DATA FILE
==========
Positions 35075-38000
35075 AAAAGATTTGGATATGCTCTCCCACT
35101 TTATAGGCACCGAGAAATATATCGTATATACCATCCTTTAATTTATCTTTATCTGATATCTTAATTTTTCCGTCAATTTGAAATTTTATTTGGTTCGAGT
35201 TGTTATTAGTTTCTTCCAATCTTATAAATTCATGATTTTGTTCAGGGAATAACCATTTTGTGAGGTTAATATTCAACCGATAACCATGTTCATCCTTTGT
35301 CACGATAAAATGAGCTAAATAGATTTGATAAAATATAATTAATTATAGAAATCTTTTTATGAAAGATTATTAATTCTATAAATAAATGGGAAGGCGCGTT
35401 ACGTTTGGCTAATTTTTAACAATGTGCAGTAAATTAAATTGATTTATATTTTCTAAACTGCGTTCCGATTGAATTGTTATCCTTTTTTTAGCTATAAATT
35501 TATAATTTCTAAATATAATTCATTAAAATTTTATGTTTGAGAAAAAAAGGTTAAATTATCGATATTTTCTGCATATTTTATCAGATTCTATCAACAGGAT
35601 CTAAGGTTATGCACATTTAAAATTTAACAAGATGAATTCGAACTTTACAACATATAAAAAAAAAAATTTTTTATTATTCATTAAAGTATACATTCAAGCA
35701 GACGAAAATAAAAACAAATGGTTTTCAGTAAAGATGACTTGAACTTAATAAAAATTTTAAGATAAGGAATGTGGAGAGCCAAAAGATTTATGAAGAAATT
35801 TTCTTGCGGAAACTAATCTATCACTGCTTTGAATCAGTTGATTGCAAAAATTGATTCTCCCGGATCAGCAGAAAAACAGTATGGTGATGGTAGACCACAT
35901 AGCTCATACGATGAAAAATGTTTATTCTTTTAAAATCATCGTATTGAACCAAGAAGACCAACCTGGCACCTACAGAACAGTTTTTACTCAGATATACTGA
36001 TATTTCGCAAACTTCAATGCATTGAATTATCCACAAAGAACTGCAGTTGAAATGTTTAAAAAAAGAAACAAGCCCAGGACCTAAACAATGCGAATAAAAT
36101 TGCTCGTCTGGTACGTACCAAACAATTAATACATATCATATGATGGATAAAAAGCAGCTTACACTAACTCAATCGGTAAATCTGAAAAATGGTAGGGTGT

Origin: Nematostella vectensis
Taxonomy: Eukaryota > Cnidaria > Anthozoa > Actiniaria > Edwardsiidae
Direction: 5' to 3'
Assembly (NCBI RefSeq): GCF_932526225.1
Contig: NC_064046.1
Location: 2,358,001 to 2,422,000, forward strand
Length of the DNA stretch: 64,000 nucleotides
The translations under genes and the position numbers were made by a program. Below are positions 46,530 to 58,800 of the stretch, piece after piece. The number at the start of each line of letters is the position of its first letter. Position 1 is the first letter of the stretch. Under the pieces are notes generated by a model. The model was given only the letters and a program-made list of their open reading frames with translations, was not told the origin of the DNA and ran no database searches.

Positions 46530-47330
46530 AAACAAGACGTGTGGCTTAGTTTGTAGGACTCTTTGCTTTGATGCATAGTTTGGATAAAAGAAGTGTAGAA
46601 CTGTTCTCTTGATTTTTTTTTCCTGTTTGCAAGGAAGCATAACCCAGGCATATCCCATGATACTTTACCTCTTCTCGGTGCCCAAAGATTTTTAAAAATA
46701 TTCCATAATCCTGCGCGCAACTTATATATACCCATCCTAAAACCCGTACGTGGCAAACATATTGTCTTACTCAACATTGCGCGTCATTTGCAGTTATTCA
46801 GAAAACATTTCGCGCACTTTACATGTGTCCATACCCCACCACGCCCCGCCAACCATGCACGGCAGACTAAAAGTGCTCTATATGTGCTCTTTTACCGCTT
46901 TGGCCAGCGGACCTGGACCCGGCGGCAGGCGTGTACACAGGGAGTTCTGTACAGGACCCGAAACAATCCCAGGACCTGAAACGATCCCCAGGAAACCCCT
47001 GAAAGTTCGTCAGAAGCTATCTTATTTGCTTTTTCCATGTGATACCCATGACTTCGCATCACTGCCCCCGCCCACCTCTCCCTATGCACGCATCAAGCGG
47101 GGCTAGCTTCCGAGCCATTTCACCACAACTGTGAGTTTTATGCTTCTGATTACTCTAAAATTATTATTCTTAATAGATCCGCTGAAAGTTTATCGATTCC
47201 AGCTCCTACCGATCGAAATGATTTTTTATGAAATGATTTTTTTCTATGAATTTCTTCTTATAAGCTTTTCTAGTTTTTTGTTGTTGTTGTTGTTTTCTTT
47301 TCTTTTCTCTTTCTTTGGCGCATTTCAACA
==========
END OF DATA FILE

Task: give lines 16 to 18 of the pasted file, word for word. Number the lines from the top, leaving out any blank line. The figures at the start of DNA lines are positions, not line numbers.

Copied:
Direction: 5' to 3'
Assembly (NCBI RefSeq): GCF_932526225.1
Contig: NC_064046.1